If I had a nickel for every time I heard, “And those are the cold, hard facts!” I’d definitely be able to buy a grande extra-hot, no water, chai latte (that doesn’t include variations of that saying either…). When we have a shared experience, we walk away with different experiences of what just happened.
4 STEPS To Preparing Your Response To Negative Comments
This past weekend I had the pleasure of presenting on one of my favourite topics right now – “What To Do When Shit Hits The Fan” – at the fantastic Social Capital Conference. It was such a great conference with some amazing content that was being shared!
Interview with Jason Dykstra on Social Media
This interview of Jason Dykstra by Dave Hilton of the Conflict Specialists Show addresses such issues as social media and conflict; relational conflict; hot buttons and listening; conflict audits; and social media strategies.
Is this a Problem to Solve? Or a Tension to Navigate?
I used to work for a social service agency. This agency got funding from the government who set up various guidelines and reporting measures that we needed to abide by. Every now and then they would add various compliances that our organization needed to meet. Especially when it came to reporting and documentation.
Listen Like It’s Your First Time
At the end of this past year I was involved with a couple of assessments for an organization and a church. Let me start off by saying that I love doing assessments. You get to meet a great microcosm of the organization, hear their stories, interact with them, and feel their passion.
Book Review: Success as a Mediator…for Dummies
As someone who regularly gets emails, phone calls, and messages on Facebook and Twitter from new and experienced mediators about what it takes to build a successful mediation practice and how to get started in mediation as a career, this book will now be included in my recommendations. This book’s framework is such that you can start on any one of the 5 parts of the book and provides some great examples and resources for everything from getting training as a mediator to how to set up and grow your mediation practice.
Shift Judgment to Curiosity
The other day I was at Staples picking up some posters that I had printed and had one person waiting in front of me. She was an older lady and was looking to have some flyers or brochures copied for something she was doing.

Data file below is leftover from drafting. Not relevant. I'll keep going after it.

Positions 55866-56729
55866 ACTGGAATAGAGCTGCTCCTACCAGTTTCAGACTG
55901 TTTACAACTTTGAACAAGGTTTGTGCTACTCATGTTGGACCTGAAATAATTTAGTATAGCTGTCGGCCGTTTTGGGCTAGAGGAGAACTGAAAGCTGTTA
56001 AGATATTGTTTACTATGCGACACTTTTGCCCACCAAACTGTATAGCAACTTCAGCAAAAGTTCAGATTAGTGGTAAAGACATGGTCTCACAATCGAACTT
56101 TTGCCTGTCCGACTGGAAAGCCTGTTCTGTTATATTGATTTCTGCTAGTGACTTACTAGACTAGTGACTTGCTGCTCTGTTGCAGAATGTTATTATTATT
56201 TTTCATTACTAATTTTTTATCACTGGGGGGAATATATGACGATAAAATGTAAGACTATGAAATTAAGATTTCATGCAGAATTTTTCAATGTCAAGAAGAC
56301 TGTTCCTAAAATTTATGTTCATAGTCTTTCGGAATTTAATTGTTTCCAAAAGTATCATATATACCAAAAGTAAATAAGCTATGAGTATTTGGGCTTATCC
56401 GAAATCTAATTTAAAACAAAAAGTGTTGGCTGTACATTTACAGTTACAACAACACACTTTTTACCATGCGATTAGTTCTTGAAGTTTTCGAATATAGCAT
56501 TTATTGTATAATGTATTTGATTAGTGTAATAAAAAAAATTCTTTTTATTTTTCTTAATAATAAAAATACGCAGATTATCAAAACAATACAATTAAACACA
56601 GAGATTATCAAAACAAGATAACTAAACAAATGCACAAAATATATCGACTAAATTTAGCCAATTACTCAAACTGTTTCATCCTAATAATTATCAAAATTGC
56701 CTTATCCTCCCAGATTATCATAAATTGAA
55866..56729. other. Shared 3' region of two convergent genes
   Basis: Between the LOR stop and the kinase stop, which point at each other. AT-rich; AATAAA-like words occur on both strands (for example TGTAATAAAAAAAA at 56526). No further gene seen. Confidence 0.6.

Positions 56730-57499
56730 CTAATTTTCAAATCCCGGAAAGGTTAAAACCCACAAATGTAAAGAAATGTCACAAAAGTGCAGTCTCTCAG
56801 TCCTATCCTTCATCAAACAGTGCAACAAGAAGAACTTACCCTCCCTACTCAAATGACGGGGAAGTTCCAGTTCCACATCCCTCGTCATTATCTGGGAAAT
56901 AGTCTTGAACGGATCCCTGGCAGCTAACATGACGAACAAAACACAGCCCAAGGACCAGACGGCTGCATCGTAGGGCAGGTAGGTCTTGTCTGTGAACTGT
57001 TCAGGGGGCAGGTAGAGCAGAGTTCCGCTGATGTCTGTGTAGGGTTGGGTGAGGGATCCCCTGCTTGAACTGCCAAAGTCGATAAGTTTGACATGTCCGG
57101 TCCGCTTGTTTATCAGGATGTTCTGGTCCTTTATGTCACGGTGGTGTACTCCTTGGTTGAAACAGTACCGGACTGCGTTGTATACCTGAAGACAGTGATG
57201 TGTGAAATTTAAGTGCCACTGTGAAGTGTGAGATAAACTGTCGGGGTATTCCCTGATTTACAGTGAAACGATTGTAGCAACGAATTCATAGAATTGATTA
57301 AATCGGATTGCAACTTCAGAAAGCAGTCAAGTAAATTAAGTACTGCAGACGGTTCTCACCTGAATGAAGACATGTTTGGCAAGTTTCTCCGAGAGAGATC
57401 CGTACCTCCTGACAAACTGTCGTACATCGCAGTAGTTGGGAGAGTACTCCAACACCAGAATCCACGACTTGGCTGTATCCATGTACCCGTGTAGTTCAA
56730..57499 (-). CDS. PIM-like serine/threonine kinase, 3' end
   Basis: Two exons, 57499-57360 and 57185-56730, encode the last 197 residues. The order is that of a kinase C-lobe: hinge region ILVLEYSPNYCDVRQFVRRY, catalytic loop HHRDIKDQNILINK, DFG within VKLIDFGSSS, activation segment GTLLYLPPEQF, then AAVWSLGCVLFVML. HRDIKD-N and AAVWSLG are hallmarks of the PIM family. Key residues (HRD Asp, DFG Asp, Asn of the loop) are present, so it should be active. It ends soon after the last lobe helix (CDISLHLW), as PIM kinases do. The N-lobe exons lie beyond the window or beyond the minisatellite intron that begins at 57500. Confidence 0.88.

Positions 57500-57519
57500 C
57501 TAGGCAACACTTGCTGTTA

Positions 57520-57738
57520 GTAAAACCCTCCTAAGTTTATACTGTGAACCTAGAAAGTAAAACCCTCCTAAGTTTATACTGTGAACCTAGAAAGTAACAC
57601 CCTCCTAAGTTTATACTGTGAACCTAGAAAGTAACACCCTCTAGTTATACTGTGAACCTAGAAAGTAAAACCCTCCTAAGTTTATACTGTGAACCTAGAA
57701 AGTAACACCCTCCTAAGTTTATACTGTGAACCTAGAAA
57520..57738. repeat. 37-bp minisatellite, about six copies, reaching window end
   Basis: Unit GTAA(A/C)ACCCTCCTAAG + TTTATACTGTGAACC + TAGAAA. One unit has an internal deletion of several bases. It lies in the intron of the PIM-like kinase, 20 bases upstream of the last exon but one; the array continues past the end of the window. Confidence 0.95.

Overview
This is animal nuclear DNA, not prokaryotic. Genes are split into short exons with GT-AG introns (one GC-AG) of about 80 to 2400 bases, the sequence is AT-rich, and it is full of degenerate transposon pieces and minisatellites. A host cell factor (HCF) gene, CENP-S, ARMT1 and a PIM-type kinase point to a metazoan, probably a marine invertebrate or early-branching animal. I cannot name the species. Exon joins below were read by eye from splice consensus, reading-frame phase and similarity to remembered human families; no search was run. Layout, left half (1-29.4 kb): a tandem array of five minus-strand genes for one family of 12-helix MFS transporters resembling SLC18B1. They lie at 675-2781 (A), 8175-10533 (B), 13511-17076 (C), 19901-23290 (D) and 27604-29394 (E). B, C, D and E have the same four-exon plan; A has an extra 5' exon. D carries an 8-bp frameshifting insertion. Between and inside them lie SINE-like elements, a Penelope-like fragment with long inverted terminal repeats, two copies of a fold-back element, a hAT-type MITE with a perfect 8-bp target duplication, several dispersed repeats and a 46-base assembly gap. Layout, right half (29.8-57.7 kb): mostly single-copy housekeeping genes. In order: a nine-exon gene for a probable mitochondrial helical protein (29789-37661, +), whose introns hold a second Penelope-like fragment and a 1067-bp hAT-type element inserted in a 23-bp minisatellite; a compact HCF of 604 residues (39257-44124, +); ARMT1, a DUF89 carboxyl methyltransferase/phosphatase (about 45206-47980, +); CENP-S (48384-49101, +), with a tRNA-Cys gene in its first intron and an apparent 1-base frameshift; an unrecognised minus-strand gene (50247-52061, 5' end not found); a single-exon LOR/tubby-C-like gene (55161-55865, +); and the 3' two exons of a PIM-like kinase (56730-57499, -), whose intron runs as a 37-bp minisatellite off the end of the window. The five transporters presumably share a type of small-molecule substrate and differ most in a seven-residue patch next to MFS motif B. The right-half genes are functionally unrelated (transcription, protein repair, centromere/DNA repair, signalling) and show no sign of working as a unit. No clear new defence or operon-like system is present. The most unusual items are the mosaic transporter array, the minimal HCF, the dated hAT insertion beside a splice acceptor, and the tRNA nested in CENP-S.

Measure Twice, Cut Once
So let me paint this picture for you; I was a tall, skinny, awkward, teen that would have trouble lifting the generator first thing in the morning. Every morning we’d get to the job site, unload the truck and set up everything we’d need. Of course, because I was the youngest, least experienced, and had no clue what I was doing, I would do a lot of the “B-word” work.
Put Those Words Back in Your Mouth - Video
NonVerbal Communication can really express more than words can. This video on nonverbal communication demonstrates how.
5 Ways to Listen Without Your Thoughts
Sometimes it’s easier to describe something by showing what it is not. Like this quote for example. It perfectly describes what I call Thoughtless Listening, but we’ll talk more about that in a second. Listening is not talking, thinking about talking, thinking about what you’re going to say, not waiting your turn to speak…I think you get the point. We need to Stop…which conveniently is our “S” in our Listening series.
The Secret to Listening
Think back for a second over the best conversations you’ve ever had with people. Now think of your conversations that you’ve had today, or even this week. You have three types of conversations now in your mind; 1. Really Good, 2. Mediocre, 3. Terrible. Sound about right? Now what’s the difference between these conversations?
Listening: It’s Not About You
When you feel words coming to your throat to respond to what the person is saying. Shut up! That’s right…don’t say anything right away…give yourself at least 20 seconds of silence before responding.
Recognizing Shame in Mediation
In mediations, and in conflict in general, we deal a lot with shame and guilt, and before we go any further, we need to realize that they are two different things. So what’s the difference? Brene Brown describes it as understanding the differences between “I am bad” and I did something bad.”
Using Experience to Break an Impasse
I get to see this almost daily. I sit down with people who have very opposing stories and differing views on both of them witnessing the same event. You have your version of the story. They have their version of the story. I piece together my own version of the story. Then there is the actual story of what happened.
The Reaction Cycle: What Happens When We React?
The other day I came home after a long day of work and put my bag down and said hi to my wife and son. I took off my shoes and my coat and draped it over my bag in the kitchen. The second my coat and shoes were off my wife asked me to take something outside to the garbage.
3 Things I learned in 2011
There are a lot of resolutions going around at this time of year, there is also a lot of reflection and learning happening as well. This year has been an awesome (and I don’t use that word lightly!) and many, many things have happened.
You Have the Skills to Deal with Conflict